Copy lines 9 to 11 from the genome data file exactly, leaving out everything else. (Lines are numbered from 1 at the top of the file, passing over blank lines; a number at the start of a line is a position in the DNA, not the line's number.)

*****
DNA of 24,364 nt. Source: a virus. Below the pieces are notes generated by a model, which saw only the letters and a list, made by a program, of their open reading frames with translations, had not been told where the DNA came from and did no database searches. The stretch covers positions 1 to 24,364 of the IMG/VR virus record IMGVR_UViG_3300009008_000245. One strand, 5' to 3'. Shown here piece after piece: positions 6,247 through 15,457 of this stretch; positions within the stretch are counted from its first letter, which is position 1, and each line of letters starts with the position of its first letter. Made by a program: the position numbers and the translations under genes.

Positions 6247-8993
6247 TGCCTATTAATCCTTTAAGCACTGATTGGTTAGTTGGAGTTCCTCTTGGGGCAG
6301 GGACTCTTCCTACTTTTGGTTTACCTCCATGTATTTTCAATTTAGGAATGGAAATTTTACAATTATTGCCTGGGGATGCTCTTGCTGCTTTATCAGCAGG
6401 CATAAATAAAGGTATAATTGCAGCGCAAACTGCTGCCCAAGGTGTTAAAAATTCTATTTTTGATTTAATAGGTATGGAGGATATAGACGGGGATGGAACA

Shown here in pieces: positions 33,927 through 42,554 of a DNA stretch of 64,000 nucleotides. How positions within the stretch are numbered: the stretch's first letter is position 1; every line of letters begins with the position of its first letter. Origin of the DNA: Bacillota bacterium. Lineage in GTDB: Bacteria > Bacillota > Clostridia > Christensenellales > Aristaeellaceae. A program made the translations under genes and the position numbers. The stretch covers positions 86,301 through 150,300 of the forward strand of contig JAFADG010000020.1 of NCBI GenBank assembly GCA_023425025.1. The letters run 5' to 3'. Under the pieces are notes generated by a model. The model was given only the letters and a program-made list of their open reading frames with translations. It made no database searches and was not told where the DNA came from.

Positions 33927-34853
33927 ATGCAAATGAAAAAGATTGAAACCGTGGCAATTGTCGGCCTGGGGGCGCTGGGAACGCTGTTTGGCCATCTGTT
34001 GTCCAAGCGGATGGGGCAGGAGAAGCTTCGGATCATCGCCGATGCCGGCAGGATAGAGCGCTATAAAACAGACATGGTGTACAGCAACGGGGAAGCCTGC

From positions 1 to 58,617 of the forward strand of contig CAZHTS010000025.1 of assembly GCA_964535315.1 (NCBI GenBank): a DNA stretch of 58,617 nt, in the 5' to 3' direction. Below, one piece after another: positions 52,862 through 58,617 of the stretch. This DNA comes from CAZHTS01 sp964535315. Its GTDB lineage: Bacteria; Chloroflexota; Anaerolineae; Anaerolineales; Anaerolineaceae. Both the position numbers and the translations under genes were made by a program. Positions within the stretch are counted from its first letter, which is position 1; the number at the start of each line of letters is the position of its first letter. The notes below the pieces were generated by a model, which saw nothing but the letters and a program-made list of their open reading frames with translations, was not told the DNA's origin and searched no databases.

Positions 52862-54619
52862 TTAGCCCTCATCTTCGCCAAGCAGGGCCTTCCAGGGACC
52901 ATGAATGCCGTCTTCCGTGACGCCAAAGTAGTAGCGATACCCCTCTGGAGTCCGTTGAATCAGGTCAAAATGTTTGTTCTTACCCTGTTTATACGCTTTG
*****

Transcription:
34001 GTCCAAGCGGATGGGGCAGGAGAAGCTTCGGATCATCGCCGATGCCGGCAGGATAGAGCGCTATAAAACAGACATGGTGTACAGCAACGGGGAAGCCTGC

From positions 1 to 58,617 of the forward strand of contig CAZHTS010000025.1 of assembly GCA_964535315.1 (NCBI GenBank): a DNA stretch of 58,617 nt, in the 5' to 3' direction. Below, one piece after another: positions 52,862 through 58,617 of the stretch. This DNA comes from CAZHTS01 sp964535315. Its GTDB lineage: Bacteria; Chloroflexota; Anaerolineae; Anaerolineales; Anaerolineaceae. Both the position numbers and the translations under genes were made by a program. Positions within the stretch are counted from its first letter, which is position 1; the number at the start of each line of letters is the position of its first letter. The notes below the pieces were generated by a model, which saw nothing but the letters and a program-made list of their open reading frames with translations, was not told the DNA's origin and searched no databases.

Positions 52862-54619